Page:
[Courses] [python] Lesson 2: Loops, if, and beer
linuxchix.gcx at gishpuppy.com
Sat Jun 25 08:51:09 UTC 2011
Hope your week was great and thanks for another lesson.
I write this as I conduct your lesson, so my question my be answered later
After doing the first loop, I tried this and it worked (as if you did know
know it would):
for i in range (0,5):
I used ??? because it was shorter then Hello, world! and I just wanted to
see what will happen. I understand that range gives you the start and end
points. So if you want to run the loop 5 times, range (1,6) would do it.
However it seemed odd to me.
A question. Is doing this wrong or would/could problems later on (other then
having driving other programmers why I did this :-) ?
I assume it would/could, however I can not see it.
I read a beginning Python book sometime.
I bring this up for a reason. That book thought me that for programming,
attention to detail is important.
If you forget (or add) something, then your program would not work (or will
work in a way that you did not mean). In the book, it would show you what to
>>> print "Hello, world!"
You would write it (and if you did it correctly) and the program would work.
Ready for a laugh.
When I saw this:
Run python -- just that, without a filename or any other arguments.
Then when you see the >>> prompt, type:
I did the following. At the prompt (i.e., >>>) I typed, "prompt, type:"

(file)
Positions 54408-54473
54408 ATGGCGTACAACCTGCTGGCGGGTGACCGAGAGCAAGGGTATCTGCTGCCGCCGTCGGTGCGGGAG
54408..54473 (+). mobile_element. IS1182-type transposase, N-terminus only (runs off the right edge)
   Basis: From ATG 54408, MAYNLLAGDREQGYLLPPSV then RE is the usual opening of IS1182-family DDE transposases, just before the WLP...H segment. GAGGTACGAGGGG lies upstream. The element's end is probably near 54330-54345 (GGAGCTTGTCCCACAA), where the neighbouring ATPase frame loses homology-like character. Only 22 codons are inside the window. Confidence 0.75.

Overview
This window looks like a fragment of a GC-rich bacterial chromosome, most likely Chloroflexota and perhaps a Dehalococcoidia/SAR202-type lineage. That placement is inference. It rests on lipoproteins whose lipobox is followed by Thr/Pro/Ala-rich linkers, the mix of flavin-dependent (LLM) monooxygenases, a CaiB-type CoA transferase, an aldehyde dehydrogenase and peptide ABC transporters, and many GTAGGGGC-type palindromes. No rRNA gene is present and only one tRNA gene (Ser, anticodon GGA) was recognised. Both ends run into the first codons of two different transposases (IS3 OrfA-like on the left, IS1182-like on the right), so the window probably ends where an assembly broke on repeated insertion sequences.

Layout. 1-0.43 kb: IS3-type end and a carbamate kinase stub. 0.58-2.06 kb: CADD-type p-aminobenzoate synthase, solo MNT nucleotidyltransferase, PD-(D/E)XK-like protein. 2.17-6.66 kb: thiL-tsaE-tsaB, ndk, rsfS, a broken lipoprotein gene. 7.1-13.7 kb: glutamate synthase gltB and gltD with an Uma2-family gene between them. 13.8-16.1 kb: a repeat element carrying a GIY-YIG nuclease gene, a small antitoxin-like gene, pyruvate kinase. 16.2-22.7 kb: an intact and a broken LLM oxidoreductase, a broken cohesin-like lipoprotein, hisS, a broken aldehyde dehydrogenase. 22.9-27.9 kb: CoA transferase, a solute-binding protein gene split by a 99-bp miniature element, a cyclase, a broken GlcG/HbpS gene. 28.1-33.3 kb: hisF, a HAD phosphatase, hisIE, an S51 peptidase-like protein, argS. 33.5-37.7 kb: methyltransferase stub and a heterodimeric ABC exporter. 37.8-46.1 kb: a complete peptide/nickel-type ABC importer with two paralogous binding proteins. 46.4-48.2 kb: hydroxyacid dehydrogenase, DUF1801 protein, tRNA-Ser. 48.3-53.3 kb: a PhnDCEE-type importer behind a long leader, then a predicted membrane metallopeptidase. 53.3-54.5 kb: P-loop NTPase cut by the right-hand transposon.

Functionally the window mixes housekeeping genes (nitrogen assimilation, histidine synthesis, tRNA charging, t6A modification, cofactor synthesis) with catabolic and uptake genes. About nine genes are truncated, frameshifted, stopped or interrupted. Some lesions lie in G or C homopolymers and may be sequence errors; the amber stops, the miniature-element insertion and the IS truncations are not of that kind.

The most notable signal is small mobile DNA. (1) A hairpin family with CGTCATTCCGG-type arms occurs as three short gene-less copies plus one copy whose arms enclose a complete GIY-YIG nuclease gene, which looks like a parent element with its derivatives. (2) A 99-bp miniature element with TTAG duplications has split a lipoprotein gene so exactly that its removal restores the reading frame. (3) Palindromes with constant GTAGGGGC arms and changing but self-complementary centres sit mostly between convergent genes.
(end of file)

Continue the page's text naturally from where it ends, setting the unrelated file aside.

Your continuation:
I then expected to type the next line of, "range(1,6)"
Python (of course) knew nothing of what I was tying to do and told me so:
SyntaxError: invalid syntax
>>> prompt, type:
I was using IDLE and the colon was highlighted in red. I will not tell you
how long it took me to "debug" this.
I will tell you that is was after I checked my spelling, and making sure
that I placed the comma in the right place. :-0)
When you wrote:
range can do more than count by ones. If you ask for range(0, 10, 2)
it will count two at a time.
At the Python >>> prompt, try typing:
[2, 4, 6, 8]
I assume I was to write, "range(0,10, 2)"
If not, then I am at a lost.
for i in range(99,0,-1):
print i, 'bottles of beer on the wall'
b = 'bottles of beer on the wall,'
b2= 'bottles of beer'
for i in range(99,0,-1):
What does range(0, 10, -1) give? My guess, a count down of 0 to -9
After trying, I got " [ ] "
I assume because Python knows you can not get to 10 by counting backwards
3. The length is good, however I could take a little more.
4. It took a some (OK, a lot) of trail and error. Here it is.
n = ['One', 'Two', 'Three', 'Four', 'Five']
for i in range(0,5):
I would like to change my answer in question 3 to: The length is just right.
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